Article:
Occupy Oakland plans another march tomorrow at 6 pm. I plan to be there, camera in hand, to document the march, to stand up for basic constitutional rights, to protest police brutality, and to wonder we saw no such violence even concern directed by police towards teabaggers bearing loaded assault rifles or the banksters who destroyed the world economy.

Comments

  1. #1 Travis Wheeler
    October 26, 2011

    Quan released a statement at 7:30 am Tuesday morning that read, “Many Oaklanders support the goals of the national Occupy Wall Street movement. … Frank Ogawa Plaza will continue to be open as a free speech area from 6 am to 10 pm.”

    From your description above, it sounds like the Plaza is only open as a free speech area from 6am to 10pm to those not involved with the Occupy movement. Best of luck today.

  2. #2 Anthony McCarthy
    October 26, 2011

    You’d have thought the culture in the police department in Oakland would have stopped being so fascistic by now. It’s a real problem when that happens. Boston has that problem too.

  3. #3 Collin
    October 26, 2011

    Free speech area? I thought that was the entire US.

    Goals, my ___. We don’t need a goal to have an assembly. Americans are free to peaceably assemble for any reason. Other Americans are free to comment on whether they see a good goal, a bad goal, or no goal.

  4. #4 Lou Jost
    October 26, 2011

    Oakland has always been famous for its police and prosecutorial abuses against “liberals”. They are famous for arresting and prosecuting an environmentalist leader who was victim of a car bombing (Judi Bari, plenty of links on the web) in 1990 —they charged her for bombing herself!!!!! She had been fighting against excessive timber harvests and was probably bombed by industry operatives.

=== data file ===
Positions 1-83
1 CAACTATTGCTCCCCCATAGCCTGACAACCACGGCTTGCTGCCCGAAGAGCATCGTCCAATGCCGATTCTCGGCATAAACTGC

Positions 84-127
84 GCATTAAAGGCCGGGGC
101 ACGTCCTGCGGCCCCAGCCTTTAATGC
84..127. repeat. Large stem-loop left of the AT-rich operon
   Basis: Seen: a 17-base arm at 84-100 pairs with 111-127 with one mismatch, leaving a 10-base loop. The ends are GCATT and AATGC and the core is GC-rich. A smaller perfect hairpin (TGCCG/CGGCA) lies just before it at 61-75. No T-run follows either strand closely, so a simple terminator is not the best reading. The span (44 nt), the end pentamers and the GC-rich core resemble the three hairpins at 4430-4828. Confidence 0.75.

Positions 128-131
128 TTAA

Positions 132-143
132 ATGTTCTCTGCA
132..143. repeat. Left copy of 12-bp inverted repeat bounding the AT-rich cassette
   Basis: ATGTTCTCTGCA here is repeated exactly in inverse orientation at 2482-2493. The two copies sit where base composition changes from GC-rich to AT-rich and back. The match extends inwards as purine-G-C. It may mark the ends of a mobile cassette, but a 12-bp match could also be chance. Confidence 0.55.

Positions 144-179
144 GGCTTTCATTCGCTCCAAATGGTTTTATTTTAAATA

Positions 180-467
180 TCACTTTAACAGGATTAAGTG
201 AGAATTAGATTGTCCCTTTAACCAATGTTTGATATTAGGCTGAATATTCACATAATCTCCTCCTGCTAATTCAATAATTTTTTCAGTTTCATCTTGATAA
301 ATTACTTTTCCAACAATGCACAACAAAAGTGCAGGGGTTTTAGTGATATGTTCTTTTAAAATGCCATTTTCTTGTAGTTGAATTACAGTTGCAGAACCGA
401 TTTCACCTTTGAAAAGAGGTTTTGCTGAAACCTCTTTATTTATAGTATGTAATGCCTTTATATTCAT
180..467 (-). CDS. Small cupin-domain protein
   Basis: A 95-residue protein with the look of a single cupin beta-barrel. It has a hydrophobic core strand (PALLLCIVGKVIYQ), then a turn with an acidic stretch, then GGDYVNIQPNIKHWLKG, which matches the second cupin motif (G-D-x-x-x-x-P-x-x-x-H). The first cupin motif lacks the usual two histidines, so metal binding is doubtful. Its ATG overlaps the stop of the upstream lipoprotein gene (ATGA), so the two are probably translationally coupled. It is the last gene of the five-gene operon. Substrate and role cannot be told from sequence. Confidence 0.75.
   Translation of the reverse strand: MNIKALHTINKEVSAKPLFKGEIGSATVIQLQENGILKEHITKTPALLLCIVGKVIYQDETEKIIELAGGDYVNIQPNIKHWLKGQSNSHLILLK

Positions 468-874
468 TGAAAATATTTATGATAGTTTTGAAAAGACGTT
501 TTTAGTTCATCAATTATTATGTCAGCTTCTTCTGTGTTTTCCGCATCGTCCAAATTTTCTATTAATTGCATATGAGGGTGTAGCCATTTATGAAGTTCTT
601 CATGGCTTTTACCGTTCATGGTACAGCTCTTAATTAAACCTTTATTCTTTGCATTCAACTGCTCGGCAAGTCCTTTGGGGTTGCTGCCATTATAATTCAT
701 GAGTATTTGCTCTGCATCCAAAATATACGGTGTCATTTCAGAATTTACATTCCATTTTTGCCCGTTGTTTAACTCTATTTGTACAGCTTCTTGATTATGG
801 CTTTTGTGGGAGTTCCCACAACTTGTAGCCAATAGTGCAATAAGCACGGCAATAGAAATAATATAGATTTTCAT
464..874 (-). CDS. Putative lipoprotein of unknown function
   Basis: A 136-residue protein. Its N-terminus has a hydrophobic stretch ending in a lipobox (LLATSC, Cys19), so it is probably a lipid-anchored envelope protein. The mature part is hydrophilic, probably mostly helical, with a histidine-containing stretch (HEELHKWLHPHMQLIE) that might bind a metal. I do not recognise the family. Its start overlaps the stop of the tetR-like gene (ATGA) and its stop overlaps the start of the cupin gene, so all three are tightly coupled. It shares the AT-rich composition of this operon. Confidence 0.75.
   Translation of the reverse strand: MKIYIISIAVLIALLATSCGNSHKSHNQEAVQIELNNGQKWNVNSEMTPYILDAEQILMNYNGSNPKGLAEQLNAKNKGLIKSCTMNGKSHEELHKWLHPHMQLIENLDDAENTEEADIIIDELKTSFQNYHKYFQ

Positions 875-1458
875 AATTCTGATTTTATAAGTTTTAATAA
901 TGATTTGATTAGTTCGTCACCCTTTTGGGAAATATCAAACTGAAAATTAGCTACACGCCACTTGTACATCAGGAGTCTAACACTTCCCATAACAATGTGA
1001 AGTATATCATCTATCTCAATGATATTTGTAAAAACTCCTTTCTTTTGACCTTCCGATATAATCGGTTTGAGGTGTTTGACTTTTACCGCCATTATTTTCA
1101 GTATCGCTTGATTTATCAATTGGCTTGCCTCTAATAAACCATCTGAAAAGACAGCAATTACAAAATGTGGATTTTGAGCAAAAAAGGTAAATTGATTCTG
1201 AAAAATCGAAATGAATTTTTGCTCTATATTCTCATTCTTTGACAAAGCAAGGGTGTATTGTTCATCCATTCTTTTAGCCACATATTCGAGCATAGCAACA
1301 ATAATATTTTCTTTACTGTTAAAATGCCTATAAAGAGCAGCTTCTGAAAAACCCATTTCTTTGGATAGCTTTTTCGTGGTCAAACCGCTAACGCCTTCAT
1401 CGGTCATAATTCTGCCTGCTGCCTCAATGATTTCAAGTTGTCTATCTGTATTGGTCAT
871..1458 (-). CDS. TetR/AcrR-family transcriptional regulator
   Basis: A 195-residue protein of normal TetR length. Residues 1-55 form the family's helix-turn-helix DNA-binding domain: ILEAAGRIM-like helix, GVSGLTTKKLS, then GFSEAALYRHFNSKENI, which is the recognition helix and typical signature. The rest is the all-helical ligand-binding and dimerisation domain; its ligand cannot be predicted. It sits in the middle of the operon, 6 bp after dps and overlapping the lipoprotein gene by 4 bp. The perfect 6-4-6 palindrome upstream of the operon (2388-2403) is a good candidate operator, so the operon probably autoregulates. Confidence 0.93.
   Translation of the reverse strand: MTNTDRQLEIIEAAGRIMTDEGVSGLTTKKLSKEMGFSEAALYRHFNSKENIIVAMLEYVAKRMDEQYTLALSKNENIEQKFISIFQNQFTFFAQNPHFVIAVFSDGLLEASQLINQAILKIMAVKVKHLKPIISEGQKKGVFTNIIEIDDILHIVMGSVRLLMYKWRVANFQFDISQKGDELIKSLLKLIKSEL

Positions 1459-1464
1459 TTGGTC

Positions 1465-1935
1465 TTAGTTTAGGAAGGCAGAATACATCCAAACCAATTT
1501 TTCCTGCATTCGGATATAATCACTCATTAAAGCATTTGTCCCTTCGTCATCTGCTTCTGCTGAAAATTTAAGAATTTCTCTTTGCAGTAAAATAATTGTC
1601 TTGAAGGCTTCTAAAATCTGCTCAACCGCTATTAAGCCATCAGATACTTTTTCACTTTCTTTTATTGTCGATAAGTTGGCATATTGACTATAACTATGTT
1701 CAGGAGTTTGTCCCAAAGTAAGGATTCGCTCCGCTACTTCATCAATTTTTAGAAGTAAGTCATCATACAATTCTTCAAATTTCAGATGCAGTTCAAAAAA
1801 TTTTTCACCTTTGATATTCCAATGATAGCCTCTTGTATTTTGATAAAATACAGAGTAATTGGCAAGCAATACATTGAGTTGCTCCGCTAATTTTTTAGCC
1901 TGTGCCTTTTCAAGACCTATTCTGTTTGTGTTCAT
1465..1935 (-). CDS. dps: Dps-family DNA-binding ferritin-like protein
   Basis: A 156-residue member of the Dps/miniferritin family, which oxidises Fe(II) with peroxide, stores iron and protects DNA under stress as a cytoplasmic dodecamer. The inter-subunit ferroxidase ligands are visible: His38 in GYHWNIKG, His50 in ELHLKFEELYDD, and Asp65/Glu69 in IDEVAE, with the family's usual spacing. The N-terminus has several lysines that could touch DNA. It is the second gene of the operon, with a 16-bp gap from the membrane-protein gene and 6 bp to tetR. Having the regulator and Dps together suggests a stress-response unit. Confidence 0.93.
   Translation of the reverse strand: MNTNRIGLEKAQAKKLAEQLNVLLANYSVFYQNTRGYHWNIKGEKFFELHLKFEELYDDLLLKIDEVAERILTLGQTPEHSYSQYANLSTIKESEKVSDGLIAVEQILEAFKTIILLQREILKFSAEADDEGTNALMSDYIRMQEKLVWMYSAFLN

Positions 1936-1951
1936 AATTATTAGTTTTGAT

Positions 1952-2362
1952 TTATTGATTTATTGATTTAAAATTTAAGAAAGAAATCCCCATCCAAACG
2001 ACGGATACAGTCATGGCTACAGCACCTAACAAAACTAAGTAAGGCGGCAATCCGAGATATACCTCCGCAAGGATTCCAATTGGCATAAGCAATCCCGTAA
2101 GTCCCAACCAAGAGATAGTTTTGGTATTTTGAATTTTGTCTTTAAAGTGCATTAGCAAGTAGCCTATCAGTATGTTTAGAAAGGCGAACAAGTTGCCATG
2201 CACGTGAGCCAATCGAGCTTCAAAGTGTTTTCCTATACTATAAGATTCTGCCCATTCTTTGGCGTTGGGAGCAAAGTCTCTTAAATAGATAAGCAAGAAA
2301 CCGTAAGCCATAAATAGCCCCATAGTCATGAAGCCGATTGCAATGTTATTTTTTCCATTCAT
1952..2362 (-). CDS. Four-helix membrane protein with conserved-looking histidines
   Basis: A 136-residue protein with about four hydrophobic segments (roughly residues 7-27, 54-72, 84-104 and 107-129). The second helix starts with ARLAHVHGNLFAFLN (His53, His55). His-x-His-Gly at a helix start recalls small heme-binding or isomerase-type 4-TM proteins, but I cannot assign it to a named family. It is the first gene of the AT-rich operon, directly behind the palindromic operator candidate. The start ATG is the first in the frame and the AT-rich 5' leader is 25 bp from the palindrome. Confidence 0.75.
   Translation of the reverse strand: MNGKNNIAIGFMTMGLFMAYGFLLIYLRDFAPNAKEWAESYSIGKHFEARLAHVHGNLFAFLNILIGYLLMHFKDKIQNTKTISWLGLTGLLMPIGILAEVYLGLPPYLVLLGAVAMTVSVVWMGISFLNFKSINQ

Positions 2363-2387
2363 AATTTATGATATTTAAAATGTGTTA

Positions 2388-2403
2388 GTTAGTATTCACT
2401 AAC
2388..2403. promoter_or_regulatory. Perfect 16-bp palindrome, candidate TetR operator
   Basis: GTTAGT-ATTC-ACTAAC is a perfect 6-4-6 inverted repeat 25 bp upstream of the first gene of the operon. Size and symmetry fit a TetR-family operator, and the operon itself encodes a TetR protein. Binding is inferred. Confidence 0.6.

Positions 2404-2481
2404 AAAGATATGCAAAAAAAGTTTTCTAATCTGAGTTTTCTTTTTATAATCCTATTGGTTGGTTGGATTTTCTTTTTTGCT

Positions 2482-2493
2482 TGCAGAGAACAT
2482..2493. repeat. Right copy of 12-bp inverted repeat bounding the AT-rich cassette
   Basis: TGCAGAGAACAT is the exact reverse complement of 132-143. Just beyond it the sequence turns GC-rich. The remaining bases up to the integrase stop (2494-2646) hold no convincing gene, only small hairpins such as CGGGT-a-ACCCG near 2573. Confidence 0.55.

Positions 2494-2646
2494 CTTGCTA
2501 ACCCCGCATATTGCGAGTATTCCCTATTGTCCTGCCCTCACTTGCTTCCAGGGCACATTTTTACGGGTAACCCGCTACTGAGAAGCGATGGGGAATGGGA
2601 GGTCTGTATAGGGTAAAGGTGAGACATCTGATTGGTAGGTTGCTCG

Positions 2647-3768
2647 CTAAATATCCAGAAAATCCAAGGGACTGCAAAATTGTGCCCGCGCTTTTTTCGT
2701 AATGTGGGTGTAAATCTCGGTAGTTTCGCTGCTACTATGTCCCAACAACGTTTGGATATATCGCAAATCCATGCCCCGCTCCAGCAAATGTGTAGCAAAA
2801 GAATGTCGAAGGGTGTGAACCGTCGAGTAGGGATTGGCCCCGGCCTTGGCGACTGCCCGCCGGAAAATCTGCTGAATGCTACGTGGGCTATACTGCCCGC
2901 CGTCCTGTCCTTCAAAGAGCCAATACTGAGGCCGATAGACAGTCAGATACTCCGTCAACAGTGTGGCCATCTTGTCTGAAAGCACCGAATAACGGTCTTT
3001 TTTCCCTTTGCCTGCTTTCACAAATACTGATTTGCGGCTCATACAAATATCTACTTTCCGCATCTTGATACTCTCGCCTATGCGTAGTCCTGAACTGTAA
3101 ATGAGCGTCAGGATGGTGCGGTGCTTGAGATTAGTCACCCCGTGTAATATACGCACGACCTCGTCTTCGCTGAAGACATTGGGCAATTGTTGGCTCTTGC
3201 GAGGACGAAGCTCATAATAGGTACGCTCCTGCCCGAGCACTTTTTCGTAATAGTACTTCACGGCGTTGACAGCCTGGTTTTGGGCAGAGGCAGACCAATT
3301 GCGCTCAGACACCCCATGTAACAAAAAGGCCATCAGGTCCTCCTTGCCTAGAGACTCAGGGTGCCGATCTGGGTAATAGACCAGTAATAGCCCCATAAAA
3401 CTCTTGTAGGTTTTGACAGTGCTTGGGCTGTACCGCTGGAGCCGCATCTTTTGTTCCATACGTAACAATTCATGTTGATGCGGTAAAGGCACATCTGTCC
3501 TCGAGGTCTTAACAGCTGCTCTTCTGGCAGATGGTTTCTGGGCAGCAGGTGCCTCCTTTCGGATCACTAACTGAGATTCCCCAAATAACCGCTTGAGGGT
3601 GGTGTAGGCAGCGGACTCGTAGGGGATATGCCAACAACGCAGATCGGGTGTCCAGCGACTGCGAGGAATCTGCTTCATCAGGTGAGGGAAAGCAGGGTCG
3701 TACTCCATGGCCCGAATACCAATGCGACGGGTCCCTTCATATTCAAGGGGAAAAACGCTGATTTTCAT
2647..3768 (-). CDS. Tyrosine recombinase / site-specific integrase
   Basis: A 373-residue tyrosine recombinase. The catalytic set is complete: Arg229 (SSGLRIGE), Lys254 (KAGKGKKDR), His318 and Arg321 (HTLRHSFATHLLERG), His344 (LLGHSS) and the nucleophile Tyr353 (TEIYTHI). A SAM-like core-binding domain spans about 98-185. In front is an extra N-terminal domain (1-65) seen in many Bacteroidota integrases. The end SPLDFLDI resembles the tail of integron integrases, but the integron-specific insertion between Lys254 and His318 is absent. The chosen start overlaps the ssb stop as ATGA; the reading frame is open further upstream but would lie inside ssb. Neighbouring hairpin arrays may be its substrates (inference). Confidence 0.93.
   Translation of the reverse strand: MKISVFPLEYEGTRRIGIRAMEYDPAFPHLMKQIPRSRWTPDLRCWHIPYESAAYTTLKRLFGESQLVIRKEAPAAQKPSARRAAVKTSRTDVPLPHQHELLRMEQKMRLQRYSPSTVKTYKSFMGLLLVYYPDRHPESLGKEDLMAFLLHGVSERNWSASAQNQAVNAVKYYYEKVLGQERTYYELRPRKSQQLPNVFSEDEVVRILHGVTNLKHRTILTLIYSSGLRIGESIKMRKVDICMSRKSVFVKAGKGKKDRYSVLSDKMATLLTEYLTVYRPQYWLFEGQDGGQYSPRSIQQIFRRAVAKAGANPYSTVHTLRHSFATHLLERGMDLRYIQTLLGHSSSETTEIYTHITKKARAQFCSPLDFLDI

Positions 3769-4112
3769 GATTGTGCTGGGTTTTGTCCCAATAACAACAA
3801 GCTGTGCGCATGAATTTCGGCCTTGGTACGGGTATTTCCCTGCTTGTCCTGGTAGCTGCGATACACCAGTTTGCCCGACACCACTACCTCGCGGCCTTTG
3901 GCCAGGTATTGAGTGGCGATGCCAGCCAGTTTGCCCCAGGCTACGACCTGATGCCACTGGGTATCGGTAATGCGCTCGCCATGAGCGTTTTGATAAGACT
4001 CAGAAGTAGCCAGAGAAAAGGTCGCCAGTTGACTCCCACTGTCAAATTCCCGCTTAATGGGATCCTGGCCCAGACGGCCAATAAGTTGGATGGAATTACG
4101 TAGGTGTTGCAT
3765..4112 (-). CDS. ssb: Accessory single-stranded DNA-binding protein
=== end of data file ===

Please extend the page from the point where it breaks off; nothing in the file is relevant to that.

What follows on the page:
She eventually charged the Oakland Police Department and FBI with violating her constitutional rights. She and her companion won 4.4 million dollars in damages. Today, it is ironic to read the overly-optimistic press releases which followed that judgement:

    “On June 11, 2002, a federal jury returned a stunning verdict in favor of Judi Bari and Darryl Cherney in their landmark civil rights lawsuit against four FBI agents and three Oakland Police officers.”

    “The jury unanimously found that six of the seven FBI and OPD defendants tried to frame Judi and Darryl in an effort to crush Earth First! and chill participation in Redwood Summer. That was evident in the fact that 80% of the $4.4 million total damage award was for violation of their First Amendment rights to speak out and organize politically in defense of the forests.”

    “It’s really beyond our wildest dreams,” said Darlene Comingore, Judi Bari’s friend and executor of her estate who stood in for her as co-plaintiff in this suit. “We hope the FBI and Oakland and all the police forces out there that think they can violate people’s rights and get away with it are listening because the people of the state of California and Oakland today said, ‘No, you can’t. You can’t get away with it.’ “

  5. #5 bob
    October 27, 2011

    Wow, wish I could join you. Remember the probability of agent provocateurs and false flag operations, too, regarding the stuff being thrown at the police and the trash can fires, that is in fact commonly used and we should really be assuming it is being used by default.

    It’s like chess, the enemy will make the best move they can think of, which probably includes anything you can think of. If that means planting some provocateurs then so be it. If not the police then some banksters, I bet they have tons of hired goon on retainer to toss into the ring.

    Remember that prank call from “david koch” to Scott walker too, even the authorities use provocateurs. This type of thing deserves to be pointed out more clearly.